But let's say that's ok.. after all.. 20 years :-)

    1. ITS Retired

      Re: Model M was a Robust Horse

      My Model M is at least that old. The cable is still soft and pliable.

      1. wegie

        Re: Model M was a Robust Horse

        Ditto. My model M is only 19 years old (made in Greenock fae girders), but the cable is likewise still in perfect condition.

        One day, I will get my study back and be able to use it again. Him Indoors, whose WFH takes precedence over my retirement, has exiled the Model M because he doesn't like it (philistine) and is using a cheapo entry-level Cherry from 2003 or so.

    2. Liam Proven

      Re: Model M was a Robust Horse

      > After some 20 years the cable starts to crumble.

      No, not generally. As I said, mine is 30 and the cable is perfectly fine. (If it were not, I have 4 or 5 others, mind you. I salvaged as many as I could in the 1990s when people were throwing them away.)

      Also, you could just replace the cable.

      https://www.clickykeyboards.com/product-category/replacement-model-m-sdl-to-ps2-keyboard-cables/

      To throw away a ~£150 keyboard because the cable is perishing seems short-sighted.

    3. James Dore
      Coffee/keyboard

      Re: Model M was a Robust Horse

      Replacement cables are available, if you have one with the modular plug in the end. They even include USB connections now ;-D

  8. Arthur the cat Silver badge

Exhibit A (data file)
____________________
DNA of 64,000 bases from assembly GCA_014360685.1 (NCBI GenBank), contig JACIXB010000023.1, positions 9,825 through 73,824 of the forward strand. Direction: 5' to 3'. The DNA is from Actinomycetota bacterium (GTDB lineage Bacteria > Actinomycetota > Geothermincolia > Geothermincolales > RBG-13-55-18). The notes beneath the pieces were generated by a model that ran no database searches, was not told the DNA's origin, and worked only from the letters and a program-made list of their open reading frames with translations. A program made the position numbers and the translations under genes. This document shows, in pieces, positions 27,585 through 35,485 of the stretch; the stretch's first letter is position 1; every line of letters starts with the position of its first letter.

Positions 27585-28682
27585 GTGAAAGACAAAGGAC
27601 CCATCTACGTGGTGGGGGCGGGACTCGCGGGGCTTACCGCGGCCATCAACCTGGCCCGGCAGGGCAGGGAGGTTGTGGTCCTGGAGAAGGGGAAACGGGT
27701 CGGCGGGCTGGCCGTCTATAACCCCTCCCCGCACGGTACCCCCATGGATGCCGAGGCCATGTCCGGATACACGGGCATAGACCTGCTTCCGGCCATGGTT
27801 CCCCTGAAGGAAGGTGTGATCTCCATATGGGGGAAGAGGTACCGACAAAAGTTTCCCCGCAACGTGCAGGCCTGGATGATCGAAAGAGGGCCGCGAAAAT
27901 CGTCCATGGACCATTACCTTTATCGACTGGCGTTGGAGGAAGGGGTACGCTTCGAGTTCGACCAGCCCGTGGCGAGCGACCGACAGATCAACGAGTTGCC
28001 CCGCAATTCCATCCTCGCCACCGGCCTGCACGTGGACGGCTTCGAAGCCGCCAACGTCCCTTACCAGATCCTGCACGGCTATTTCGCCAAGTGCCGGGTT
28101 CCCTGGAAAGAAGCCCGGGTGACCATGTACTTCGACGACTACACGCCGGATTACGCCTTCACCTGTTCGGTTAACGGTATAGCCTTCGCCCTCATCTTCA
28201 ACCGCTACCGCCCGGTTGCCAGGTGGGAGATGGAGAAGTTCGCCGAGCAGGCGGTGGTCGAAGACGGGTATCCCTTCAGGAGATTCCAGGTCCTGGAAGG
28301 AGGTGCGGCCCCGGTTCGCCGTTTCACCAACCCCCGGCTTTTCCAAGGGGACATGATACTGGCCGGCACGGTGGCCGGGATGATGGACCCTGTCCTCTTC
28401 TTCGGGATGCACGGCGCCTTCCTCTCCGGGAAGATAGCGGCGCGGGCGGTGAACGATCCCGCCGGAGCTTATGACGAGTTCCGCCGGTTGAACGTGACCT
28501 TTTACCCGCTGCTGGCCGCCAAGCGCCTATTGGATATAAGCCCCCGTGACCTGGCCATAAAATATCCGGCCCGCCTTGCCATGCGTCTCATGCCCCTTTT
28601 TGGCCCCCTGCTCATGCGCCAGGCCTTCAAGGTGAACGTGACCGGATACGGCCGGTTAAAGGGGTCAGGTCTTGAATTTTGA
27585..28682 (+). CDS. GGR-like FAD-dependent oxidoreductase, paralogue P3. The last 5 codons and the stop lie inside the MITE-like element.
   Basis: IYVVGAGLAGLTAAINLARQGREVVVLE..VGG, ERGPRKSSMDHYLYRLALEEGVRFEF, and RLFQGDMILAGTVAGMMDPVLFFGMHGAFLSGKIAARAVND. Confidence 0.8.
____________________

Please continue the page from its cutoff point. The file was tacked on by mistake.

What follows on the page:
The ideal present …

    … for the man who has everything (but a life).

  9. GrahamRJ

    IBM keyboard

    I retrieved an old IBM keyboard from the "dead PC bits" at the tip, around 99-00, attached to a 286 PC. It was utterly filthy and it had a full-sized DIN connector, but it still worked. I took it completely apart, washed all the mechanical bits in the sink and gave the PCB a judicious spritz, and it worked for the next 10 years. By far it's the best keyboard I've ever used.

    Eventually a couple of keys gave up and a couple more were iffy. I did consider whether I could desolder some less-frequently-used keys and swap them around, but realistically I had to admit it had had a good innings and it was time to call time on it.

  10. bob, mon!
    Coffee/keyboard

    Northgate keyboard

    I still have a Northgate Omnikey from three decades ago. Great keyboard, even without the Windows key :-] Sadly, I can't get it to work through my KVM switch.

    Weighs a ton, should be able to stop a small-calibre round at least.

  11. James Dore
    Coat

    Misses the point.

    The sound is not the attraction of a mechanical keyboard, the most important aspect is the FEEL.

    This is not something you can outsource to KaaS, it has to be most definitely on-prem.

  12. Screwed

    Where is the analyser to convert the sounds into the actual keys being typed? So you can read as he types. Or get Siri/Alexa/whatever to read it out.

    1. Anonymous Coward
      Anonymous Coward

      Read as he types

      Hang on, let me set it up.

      N... E... V... E... R... G... O... N... wait a minute! Bastard!